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Mix weather bag for crops, harvest
The corn and soybean markets showed no reaction whatsoever to the freezing temperatures that were recorded last week, but crop progress and crop condition data this week suggests that indeed that was a significant event.
Soybeans rated at 61 percent good to excellent in Minnesota before last week's cold were rated at just 51 percent good to excellent this week. South Dakota soybeans rated 68 percent good/excellent last week were at 58 percent good to excellent this week. North Dakota soybeans followed suit, going from 69 percent good/excellent last week to 60 percent this week. Wisconsin soybeans dropped four points in the good/excellent category with Iowa down two points.
All of the above-mentioned states had temperatures below freezing last week with some spots getting to 28 or lower. With more than a third of the soybean crop in South Dakota and more than half of the crop in Iowa, Minnesota, Wisconsin, and North Dakota not dropping leaves as of this past Sunday, that was all immature soybean acreage that could have been affected by the cold.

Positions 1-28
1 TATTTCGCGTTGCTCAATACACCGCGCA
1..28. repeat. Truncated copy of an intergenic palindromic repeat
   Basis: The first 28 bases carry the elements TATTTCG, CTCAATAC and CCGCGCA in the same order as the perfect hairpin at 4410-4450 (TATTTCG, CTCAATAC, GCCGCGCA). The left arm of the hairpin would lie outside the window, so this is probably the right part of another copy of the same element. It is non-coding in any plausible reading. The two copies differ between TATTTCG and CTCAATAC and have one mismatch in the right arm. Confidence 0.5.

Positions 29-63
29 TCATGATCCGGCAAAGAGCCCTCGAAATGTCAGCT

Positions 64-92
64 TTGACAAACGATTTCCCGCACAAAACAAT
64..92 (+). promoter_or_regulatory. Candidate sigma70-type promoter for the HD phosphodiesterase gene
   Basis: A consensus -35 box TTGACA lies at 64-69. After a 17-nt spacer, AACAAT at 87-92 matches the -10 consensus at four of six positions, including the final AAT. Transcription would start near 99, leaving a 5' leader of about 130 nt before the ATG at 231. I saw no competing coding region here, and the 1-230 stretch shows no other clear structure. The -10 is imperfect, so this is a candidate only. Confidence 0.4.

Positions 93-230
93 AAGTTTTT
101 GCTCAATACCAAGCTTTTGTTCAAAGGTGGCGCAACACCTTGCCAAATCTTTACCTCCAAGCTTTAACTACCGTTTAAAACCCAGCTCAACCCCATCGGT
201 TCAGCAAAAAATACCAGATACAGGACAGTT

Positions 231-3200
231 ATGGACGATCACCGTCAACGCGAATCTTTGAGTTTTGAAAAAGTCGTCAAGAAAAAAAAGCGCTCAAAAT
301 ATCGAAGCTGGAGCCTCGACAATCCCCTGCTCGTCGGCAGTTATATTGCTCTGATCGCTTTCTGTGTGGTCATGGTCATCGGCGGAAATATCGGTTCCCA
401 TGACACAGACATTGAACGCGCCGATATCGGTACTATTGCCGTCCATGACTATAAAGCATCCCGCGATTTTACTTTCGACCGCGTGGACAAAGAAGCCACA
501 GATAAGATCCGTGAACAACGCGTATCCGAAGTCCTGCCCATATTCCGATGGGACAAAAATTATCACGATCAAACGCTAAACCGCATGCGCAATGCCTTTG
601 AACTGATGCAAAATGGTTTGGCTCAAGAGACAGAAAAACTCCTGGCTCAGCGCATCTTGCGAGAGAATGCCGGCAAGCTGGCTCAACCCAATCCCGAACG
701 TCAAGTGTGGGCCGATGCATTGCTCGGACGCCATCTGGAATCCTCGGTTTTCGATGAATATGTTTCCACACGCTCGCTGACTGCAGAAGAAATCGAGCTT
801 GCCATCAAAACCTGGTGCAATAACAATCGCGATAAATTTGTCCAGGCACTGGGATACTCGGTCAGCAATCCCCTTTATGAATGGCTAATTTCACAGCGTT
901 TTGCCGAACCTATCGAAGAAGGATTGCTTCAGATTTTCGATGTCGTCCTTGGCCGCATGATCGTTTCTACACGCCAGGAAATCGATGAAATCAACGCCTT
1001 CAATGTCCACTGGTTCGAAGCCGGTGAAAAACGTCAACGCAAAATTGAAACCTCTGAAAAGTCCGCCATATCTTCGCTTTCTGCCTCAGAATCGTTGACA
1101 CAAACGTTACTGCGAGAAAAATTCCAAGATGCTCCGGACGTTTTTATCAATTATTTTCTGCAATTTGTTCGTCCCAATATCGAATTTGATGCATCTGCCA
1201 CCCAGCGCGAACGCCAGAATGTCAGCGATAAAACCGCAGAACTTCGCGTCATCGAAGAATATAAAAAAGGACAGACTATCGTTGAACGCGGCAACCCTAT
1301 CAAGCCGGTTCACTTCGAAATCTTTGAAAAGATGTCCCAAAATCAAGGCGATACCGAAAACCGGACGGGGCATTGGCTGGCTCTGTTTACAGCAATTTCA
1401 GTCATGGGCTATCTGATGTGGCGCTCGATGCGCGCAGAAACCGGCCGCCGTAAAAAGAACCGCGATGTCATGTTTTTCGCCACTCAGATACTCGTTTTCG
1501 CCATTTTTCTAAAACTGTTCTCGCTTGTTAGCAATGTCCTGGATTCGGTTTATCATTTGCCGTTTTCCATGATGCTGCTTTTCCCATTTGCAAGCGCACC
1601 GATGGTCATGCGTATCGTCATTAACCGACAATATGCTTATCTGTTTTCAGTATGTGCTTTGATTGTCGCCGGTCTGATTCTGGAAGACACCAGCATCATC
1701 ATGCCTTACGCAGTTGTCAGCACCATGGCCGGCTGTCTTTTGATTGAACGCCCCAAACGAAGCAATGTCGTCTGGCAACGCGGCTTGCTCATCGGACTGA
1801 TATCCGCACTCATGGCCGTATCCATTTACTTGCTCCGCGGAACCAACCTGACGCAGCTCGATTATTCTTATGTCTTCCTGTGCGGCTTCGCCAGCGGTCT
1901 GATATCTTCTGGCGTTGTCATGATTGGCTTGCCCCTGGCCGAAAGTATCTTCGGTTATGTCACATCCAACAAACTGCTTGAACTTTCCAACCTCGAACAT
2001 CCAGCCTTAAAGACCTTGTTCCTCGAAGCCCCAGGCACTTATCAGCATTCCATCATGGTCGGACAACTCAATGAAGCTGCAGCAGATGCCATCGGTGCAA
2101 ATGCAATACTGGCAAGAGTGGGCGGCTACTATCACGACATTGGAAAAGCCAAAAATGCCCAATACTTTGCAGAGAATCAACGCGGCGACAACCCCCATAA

With this type of rating decline in the northwestern Corn Belt, it was easy to see why the national soybean ratings this week were down three percentage points in the good/excellent category, a pretty noteworthy drop for so late in the growing season. It is not impossible that some areas of the northwestern Corn Belt will see some additional frost late this week, but it is not going to be as noteworthy as was seen on September 15.
A closed upper level low pressure that will become "parked" over eastern parts of the Midwest later this week will promote cloudy, cool, and somewhat damp conditions there which will limit crop dry-down and harvesting, but it will be mostly dry west of the Mississippi River so harvesting there will be expanding. All of the Nation's midsection looks dry in the 6-10 day period to promote more widespread harvesting. Some additional rains will fall in the hard-red winter wheat belt tomorrow, but overall still a drier-than-normal weather pattern there which will continue to mean problems for winter wheat planting.
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